Stockholm’s Medieval Museum

Stockholm’s excellent (and now free to enter) medieval museum – Medeltidsmuseet – is the ideal place to start your exploration of Gamla Stan. We reckon it’s one of the best museums in the whole city, and there’s enough interesting stuff to keep kids and adults happy for a couple of hours.

Medeltidsmuseet in Stockholm

Tucked beneath street level close to the Swedish parliament building, Medeltidsmuseet uses centuries-old artefacts and themed, walk-through exhibits to tell the story of Stockholm’s genesis.

Entry to the museum is through a dark, 17th-Century tunnel, which echoes with the piped-in sound of horses clip-clopping over cobbles. Clearly labelled exhibits reveal how the city grew from a small strategic outpost between Lake Mälaren and the Baltic Sea to become a bustling medieval city.

By the end of the Middle Ages, Stockholm had around 6,000 inhabitants: more than any other city in the region, but a fraction compared with Europe’s biggest city at the time, Paris, which had 100,000 residents.

Inside Medeltidsmuseet, Stockholm

The museum does a good job of showing what life must have been like for the people of medieval Stockholm. Of course, having a life-size recreation of an old medieval community, complete with cobbled streets and a marketplace, certainly helps.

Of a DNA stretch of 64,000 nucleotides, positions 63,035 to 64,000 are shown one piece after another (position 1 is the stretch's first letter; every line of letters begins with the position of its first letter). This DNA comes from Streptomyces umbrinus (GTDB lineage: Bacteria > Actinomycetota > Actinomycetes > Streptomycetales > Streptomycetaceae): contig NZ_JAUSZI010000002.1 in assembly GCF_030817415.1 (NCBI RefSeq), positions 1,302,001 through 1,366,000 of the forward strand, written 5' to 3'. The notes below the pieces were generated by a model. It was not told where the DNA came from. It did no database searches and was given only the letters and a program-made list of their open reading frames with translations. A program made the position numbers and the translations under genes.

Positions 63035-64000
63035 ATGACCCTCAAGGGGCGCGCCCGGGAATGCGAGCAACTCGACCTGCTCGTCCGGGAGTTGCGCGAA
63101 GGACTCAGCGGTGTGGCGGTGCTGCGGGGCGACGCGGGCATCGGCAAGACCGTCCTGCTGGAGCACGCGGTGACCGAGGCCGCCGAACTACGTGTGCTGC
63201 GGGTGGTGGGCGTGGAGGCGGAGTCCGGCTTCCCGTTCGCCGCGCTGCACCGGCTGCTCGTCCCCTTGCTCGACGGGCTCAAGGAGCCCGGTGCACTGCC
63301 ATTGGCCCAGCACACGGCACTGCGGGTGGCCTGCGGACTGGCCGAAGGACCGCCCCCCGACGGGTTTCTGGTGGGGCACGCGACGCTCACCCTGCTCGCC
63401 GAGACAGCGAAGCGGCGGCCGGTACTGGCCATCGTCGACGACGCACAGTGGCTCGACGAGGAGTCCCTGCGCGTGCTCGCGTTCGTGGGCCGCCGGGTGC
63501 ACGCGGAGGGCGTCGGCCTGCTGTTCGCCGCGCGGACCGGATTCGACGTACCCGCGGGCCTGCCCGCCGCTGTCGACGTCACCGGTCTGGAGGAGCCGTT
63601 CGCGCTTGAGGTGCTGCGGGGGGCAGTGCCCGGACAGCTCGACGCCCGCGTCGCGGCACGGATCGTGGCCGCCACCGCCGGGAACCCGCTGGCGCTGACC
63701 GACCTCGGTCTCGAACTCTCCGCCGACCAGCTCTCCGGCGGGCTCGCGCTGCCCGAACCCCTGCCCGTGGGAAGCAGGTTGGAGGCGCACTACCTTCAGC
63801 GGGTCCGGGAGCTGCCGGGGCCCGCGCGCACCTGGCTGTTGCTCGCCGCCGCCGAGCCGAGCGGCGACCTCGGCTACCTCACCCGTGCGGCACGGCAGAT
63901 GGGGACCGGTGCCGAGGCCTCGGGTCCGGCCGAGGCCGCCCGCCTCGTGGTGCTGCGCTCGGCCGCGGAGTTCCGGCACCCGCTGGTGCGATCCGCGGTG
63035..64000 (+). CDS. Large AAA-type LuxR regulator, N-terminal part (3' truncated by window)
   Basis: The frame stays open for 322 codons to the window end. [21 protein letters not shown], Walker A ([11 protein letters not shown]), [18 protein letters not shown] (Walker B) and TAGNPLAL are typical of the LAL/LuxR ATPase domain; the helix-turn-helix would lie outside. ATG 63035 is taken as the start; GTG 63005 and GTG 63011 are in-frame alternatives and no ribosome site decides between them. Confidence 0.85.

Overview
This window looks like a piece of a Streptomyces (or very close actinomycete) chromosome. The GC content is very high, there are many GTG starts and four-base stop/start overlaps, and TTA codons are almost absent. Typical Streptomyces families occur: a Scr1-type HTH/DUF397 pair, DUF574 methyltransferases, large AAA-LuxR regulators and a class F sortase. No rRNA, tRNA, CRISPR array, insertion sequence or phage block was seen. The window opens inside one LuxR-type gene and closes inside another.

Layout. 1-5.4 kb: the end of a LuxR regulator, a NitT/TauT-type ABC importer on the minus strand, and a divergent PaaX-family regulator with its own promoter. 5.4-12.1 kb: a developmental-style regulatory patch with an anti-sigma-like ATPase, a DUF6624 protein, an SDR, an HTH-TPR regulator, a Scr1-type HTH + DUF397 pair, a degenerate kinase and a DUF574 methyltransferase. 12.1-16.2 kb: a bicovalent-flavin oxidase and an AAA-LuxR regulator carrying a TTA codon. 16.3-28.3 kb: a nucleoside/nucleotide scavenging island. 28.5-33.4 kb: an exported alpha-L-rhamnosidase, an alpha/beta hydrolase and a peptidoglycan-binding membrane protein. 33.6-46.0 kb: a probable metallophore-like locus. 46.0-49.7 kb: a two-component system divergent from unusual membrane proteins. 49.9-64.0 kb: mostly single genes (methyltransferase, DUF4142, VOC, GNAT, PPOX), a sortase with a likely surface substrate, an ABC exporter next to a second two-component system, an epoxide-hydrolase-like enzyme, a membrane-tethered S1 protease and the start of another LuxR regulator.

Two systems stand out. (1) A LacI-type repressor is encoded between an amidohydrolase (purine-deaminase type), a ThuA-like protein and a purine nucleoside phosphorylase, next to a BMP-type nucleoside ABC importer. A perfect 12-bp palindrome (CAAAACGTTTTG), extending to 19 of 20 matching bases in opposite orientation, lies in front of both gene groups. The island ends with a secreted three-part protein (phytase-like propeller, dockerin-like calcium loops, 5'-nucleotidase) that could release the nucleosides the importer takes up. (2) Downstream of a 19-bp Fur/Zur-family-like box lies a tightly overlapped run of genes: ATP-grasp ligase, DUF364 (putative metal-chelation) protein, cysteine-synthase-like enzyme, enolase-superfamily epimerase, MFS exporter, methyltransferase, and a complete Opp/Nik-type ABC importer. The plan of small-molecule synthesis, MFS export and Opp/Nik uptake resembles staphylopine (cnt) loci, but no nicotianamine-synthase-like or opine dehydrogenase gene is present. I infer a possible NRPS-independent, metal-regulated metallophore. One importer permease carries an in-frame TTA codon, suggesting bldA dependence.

Here you can follow the sound of chanting monks to a mock-up of 15th-Century church, take a peek into a medieval herb garden, or pay a visit to the local baker (unfortunately his buns are made of plastic).

Stretching for 55 metres through the middle of the museum is a proper slice of medieval Stockholm: the last visible section of the old city walls. Other parts of these tall brick defences were either ripped down in the 1600s or covered over completely. Archaeologists discovered this section from 1530 in the late 1970s, and the whole museum was built around it.

Riddarholm ship at the Medieval Museum in Stockholm

One other exhibit to see before you leave is the 16th-Century ship that was found in the water around Riddarholmen in the 1930s. The 20-metre-long wooden boat had been loaded with three cannons before it sank, presumably in preparation for battle.

However, experts don’t believe the Riddarholm ship would have given its enemies much to worry about; investigations revealed that the boat was built using Viking techniques and poor-quality timber – perhaps explaining its early demise.



Getting there

The nearest T-bana station is Kungsträdgården – it’s a five- to ten-minute walk northeast of the museum. Gamla Stan T-bana is a little further away, but still walkable.

Strömparterren 3
Gamla Stan

+46 850 831 620
Tues & Thurs–Sun noon–5pm, Wed noon–8pm


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